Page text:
Why would a moral standard, if practiced consistently, guide you to self-destruction? The fact that men are alive today means they’ve breached the morality of altruism to some degree — that leads to the perils of altruism: those who are noble die in its name and those who are alive owe their guilty lives to others.

The third option is far superior than the original two. It allows men to be set free from other men and allows them to live free on their own effort or any voluntary arrangements their hearts desire — all this is accomplished without sacrifice.

*Note: I suppose it would be prudent to clearly identify what I mean by sacrifice. It is a type of trade which exchanges something of higher value for something of lower value. A $1 bill in exchange for $100 bill is not a sacrifice — A $100 bill for $1 bill is. Going without food to feed your child is not a sacrifice — taking the food out of your child’s mouth for another’s child is.



Freedom to earn, use, and trade one’s property by right was the American dream; which has since been incrementally replaced with extra privileges to the unearned at the expense of man’s rights. The principles involved with the old American dream were derived from a familiar principle: right to life, liberty, and the pursuit of happiness. The new American dream is unfortunately derived from an equally familiar principle: from each according to their ability to each according to their need.

Under the old American dream individuals only have a right to their life, and all the other rights that naturally follow. They do not, however, have the right to the life of others, and cannot therefore, violate the rights of others. The new American dream contradicts this principle because it necessarily violates the rights of others in order to accomplish its aims. Both dreams cannot coexist; it’s either/or.

To begin, let’s break down the phrase, “right to life, liberty, and the pursuit of happiness.” The meaning of the word life in the phrase is that individuals have a right to their own life and they are not owned by anyone or anything; their right to life is a given and need not be bought or justified.

The natural consequence of this understanding is that individuals take responsibility to support their own life; in order to accomplish that, however, a right to liberty is necessary. The application and limits of the word “liberty” stems from the meaning of the word “life.” If one has the right to their life, that means they are at liberty to do whatever they want with their life. They are free to pursue what they value, and obtaining what one values has the natural consequence of happiness. The phrase, “right to the pursuit of happiness,” assumes one owns their life by right and it assumes one is at liberty to pursue, acquire, and keep their values in order to achieve their happiness by right — i.e., the right to property.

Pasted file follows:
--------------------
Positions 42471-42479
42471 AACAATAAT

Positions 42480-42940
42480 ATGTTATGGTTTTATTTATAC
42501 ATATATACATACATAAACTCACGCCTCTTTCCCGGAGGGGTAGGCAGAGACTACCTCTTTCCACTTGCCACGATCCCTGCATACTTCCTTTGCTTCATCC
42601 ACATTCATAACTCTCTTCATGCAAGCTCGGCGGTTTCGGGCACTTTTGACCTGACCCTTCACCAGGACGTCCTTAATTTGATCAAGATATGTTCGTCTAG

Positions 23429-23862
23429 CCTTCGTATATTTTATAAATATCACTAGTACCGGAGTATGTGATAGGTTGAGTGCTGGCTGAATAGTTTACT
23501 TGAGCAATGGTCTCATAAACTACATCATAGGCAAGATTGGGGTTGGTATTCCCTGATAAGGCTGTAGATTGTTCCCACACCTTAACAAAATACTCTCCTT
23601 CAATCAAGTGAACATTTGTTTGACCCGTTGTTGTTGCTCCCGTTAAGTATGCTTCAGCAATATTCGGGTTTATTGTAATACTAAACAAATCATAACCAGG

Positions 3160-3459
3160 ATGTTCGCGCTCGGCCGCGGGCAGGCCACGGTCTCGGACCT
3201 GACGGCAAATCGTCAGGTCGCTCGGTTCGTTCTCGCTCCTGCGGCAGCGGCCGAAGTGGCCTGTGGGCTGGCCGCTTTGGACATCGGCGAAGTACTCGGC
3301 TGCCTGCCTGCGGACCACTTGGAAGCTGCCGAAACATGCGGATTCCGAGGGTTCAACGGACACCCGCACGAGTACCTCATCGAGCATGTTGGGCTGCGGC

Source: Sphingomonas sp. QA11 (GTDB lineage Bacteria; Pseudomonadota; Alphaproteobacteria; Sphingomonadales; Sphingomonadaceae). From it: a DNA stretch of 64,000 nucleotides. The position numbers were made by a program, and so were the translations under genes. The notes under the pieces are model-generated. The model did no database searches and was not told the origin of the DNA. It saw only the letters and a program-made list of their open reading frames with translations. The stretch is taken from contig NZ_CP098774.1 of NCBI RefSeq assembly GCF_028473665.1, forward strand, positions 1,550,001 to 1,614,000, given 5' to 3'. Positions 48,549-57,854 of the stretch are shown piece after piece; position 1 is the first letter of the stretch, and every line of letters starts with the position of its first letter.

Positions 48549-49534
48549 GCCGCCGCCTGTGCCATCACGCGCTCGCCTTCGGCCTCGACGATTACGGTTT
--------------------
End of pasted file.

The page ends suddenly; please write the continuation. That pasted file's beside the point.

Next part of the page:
The new American dream views property ownership as a privilege — i.e., by permission vice by right. Property is necessarily acquired by the actions one takes to earn it; therefore, if property is a privilege, then so is liberty. Liberty is the natural consequence of those who own their life; therefore, if liberty is a privilege, then ultimately so is one’s life.

Within the new American dream, society (i.e., our government) “owns” its individuals; it assumes the responsibility of supporting those who cannot or will not support themselves.  In order to accomplish that, society grants special privileges to the needy by sacrificing the rights of those who are able and willing to support themselves. This gross violation of man’s rights and freedoms is of no consequence to those at the receiving end of special privileges — indeed they demand more of it. (People used to compete to be the most able.  Wait until you see the winners of the competition for the most needy).

A rational thinker might ask, “How will the standards of need be determined?” It used to be on an individual basis. When an individual needed something, he worked for it and didn’t force others to fulfill his need; he didn’t even have to explain himself. Under this new American dream, however, it’s decided by “disinterested” parties in a committee, who have control over the sole monopoly of legalized force — i.e., the government.

The trick is, however, all parties have an interest. They just deflect and refuse to define their interests by claiming to have no personal self-interest in the matter whatever — as if that would mean they don’t actually have an interest; they do. They just leave it for you to figure out what it is. The truth is a lot uglier than the lie.

Enjoy the nightmare.